Barbour's Irish Flax Shoe Thread, 12,

Barbour's Yellow Stitching Shoe Thread, 12, -

,• Barbour's 3-Cord Stitching Shoe Thread, 35,

Ullathome's Yellow Stitching Shoe Thread, 12, -

19 X, Yellow, - - - -

Smith's Andover Flax Shoe Thread, No. 10, -

Smith's Andover Flax Shoe Thread, " 3,'

Smith's Andover Flax Shoe Thread, " 12, -


SHOE BiL,.A.aK:i]sra--

French Blacking, Jaoquand, Pere & Fils,-

12 30c. 50c.
4 5
85c. pr dz.
French Blacking, Frank Miller's, - 65 85
Bixbv's Best Blacking, 35 40 "
- - - 65 75 .

Mason's Challenge Blacking, - 30 40 60 "

Frank Miller's Water-proof, -• $1 00 $1 50

French Dressing, Brown's,
Satin Polish,
______ 90c per doz.
90c. "
Crown Dressing, - - - - - - - - 90 "

Bronze Dr. ssing, Cahills, "

$1 90

quart cans, ---___

Boston Dressing Blacking, Hauthaway's or Whittetnore's,
30 cents per can.
Ink, Packard's,
Ink, Packard's,
Oven's Varnish,

- . - Pints, $1 30 Quarts, $2 00 per doz.
12 and 20 cents a bottle.
cents per bottle.
Whittemore's Burnishing Ink, - - Pints, $1 25 Quarts, $2 00

Moran &
Fulton's No. to 3, Per dozen, $0 90
1 75
1 40
Wilson's, "
- - -, - 1 30
Shoe Knives, single,
French Knives,
Skiving Knives,
. - - _ _ _ from 10 to 25 cents.

" 40 to
20 to 35

Patent Extension Knives, - - - - - - - -75"
Barnett's or J. Barton Smith's j, ^, | File, Rasps, -

8m. 9in. lOin. llin. 12in.

25c. 30c. 40c. 50c. 60c.

Kit Files, - - - - - - - - $1 10 per dozen.

A grocer being solicited to contribute to the building of a church,

promptly subscribed his name to the paper in the following eccentric man-
ner :
" John Jones (the only place in town where you can get eleven
pounds of sugar for a dollar), 25 cents.

Fields' Shoe Nails, per ib., - 6c.

Hob Nails, - - - - 10c.

Sweedes, - - _ - He.

Fields' Steel Nails, per M,

Fields' Channel Nails, per ft.,

Fields' Shoe Tacks,

Lasting Tacks, per gro., assorted.

Patent Peg Awls, regular, assorted,

Sewing Awls, regular, assorted.
Stitching Awls, regular, assorted,
Russia Bristles, - - - _

Russia Bristles, - _ _

Brass Heel Plates, for ladies,

Leather Cement, _ - _ .

Rubber Cement, - - - -

Steel Shanks, Gents', R. & L., -

Steel Shanks, Gents', straight.

Steel Shanks, Ladies', straight,
Shoe Lifts, brass, . - .

Japan Lifts, - - . . _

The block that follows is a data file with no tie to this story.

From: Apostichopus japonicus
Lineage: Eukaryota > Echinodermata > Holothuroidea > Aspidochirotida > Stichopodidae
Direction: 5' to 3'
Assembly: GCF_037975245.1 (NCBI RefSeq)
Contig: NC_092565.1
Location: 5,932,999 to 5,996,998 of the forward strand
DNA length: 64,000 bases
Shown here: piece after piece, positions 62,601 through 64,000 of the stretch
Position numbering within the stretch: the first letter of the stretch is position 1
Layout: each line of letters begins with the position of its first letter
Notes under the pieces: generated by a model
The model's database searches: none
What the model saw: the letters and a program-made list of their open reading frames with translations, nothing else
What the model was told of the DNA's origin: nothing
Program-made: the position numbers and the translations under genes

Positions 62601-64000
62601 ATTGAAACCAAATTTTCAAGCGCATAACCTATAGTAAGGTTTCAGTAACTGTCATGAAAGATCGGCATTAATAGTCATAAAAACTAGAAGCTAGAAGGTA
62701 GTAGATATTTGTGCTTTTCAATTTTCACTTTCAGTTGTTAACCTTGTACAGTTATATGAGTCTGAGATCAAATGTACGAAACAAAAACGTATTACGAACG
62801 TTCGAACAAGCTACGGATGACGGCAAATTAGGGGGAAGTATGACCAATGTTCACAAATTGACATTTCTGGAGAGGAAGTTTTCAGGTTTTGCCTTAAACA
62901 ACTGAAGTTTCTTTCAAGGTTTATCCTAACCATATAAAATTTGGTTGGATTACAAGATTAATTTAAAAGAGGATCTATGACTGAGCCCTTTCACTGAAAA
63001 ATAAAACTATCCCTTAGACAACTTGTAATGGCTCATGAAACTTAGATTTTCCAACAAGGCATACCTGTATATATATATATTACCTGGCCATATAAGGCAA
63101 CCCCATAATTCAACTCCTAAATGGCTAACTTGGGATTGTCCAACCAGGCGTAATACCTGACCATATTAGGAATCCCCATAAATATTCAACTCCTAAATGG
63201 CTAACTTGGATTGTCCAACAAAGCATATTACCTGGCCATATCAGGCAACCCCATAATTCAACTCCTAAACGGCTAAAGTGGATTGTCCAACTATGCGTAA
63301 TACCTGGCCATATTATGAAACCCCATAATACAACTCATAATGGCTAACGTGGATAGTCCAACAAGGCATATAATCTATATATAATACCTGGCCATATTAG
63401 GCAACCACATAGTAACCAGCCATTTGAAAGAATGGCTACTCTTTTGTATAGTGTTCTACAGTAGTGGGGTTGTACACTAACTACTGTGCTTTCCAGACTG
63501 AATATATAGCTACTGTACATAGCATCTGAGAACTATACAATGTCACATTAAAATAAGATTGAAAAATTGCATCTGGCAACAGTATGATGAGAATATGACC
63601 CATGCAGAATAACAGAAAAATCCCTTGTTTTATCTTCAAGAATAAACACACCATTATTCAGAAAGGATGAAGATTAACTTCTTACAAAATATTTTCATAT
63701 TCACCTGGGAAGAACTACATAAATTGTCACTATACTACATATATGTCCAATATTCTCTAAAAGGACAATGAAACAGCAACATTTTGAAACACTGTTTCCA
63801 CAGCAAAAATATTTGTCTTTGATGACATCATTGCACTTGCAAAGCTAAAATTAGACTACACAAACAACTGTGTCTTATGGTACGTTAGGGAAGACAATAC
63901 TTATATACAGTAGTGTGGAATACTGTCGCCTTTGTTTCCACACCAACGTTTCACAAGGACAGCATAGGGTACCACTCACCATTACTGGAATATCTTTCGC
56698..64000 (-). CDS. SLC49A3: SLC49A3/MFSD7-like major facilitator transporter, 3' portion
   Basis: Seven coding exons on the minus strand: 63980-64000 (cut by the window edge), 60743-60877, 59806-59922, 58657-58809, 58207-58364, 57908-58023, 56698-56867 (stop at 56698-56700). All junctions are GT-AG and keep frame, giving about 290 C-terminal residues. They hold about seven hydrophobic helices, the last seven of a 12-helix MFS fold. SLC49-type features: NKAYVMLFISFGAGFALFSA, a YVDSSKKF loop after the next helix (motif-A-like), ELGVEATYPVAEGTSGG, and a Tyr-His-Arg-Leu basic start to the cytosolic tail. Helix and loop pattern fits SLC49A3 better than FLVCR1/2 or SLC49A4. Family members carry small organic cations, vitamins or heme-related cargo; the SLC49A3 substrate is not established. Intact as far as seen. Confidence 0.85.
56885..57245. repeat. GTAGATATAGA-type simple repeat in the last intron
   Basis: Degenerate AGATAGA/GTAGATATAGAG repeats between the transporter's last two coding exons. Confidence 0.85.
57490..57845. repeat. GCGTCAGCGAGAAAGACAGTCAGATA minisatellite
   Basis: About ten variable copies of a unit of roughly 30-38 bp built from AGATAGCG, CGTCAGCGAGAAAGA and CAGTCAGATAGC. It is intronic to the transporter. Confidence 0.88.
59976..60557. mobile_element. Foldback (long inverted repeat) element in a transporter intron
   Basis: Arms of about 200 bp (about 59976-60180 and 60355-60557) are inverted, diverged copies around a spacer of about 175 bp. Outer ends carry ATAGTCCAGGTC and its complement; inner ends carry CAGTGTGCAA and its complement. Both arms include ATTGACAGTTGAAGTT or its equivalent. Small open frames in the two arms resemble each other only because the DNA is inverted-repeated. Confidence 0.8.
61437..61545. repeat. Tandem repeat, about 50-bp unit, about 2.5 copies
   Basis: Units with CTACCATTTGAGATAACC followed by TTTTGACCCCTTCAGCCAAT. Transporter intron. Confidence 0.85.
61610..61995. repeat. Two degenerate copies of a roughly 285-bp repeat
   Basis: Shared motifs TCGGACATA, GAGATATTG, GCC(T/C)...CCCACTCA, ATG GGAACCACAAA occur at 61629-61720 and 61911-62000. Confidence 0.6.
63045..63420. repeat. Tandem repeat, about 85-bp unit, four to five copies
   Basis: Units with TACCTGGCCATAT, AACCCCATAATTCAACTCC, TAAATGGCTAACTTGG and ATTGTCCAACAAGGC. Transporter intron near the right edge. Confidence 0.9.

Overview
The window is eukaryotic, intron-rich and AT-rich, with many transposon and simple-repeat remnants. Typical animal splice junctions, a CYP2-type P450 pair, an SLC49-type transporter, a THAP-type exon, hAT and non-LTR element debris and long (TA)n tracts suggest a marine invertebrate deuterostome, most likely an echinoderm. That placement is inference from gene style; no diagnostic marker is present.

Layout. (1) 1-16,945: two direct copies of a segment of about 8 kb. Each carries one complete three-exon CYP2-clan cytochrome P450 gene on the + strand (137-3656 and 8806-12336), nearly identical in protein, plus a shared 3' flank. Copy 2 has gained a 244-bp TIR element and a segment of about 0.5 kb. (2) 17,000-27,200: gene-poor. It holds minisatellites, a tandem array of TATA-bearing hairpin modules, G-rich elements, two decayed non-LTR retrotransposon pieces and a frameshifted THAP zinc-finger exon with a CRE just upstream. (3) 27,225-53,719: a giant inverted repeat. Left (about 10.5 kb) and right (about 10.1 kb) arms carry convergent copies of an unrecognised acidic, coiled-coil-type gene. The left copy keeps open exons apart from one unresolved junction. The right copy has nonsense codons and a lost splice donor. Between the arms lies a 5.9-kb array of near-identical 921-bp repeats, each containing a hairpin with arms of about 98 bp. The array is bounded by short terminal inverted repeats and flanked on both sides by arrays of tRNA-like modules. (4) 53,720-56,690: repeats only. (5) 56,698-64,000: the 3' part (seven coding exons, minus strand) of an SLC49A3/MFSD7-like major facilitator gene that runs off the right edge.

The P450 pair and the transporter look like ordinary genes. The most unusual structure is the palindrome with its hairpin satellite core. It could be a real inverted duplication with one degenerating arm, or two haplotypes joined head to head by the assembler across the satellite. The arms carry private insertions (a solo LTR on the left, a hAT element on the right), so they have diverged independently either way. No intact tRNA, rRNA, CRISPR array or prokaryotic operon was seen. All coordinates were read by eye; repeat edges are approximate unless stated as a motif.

Shoe Lifts, horn, - - - .


Cork Soles, Gents', - - - - - - -80 cents per doz.
Cork Soles, Ladies', 70 " "
Cork Soles, 3-16tli for cork sole boots, - - $1 50 " "
Corks for Lifts, according to thickness, - - 25 cents to $1 00 each.
French Chalk,
in paper, -
" $1 00
"35 cts.
" 10 "
French Chalk, in tin cans, - - 1 lb., 15c. 2 lb., 25c. 5 lb., 50c.
Best Clarified Wax,
Shoe Makers' Hanging Signs,
- -50c. per 100.
$1 25 each
Shoe Makers' Benches,
Soap Stones, ----_-._- 90 "
Sand Stones,
Sand Paper,
Emery Paper,


^mall, 8


; Medium, 12
Lakge, 15 cts.
per doz., 12 "
25 "

Size Sticks, - Plain, 18 cts.; Single Fold'g, 35 cts Entire Fold'g, 45 " ;

Heel Ball, - - - - - - No. 1, 10 cts.; No. 3, 30
Heel Ball, in long sticks,
Buttons for Men's Gaiters,
Buttons for Men's Gaiters, best,
- - - - - - 40 cts. per doz.
per gross, 15c.
Patent Buttons, No. 3, men's, « $3 80
PatentButtons, No. 2, ladies',
Patent Kivets,
Machine for Buttons,
-- per lb., 90
each $1 75
" 3 70

Button Hooks, (all qualitiep,) - - - from $1 00 to $4 00 per gi'oss

Patent Pegging Hafts, - - - - 10 cts. each. $1 00 per doz.
Sewing and Pegging Hafts, - - - - - - 18 cts. "
Patent Sewing Hafts, - - - - 15 cts. each. $1 50 "
Eyelets, B, Long, Black or White, - - - 1,000 Box, 13 cts.
" " « « <. _ . . - 10,000 Box, $1 10
Shoe Pegs, in half Bushel Bags, 60c. each, - - Per Bushel, $1 15

An Irish paper published the following item " A deaf man named Taflf was nm

down by a passenger train, and killed, on Wednesday morning. He was injured in

a similar way about a year ago."

Turner, the painter, was at a dinner where several artists, amateurs, and literary
men were convened. A poet, by way of being facetious, proposed as a toast, " The
painters and glaziers of England." The toast was drunk ; and Turner, after return-
ing thanks for it, proposed, " Success to the paper-stainers," and called on the poet
to respond.

Brass Jaw,
Buffalo Crimper,
------- Each $18 00
Each 9 GO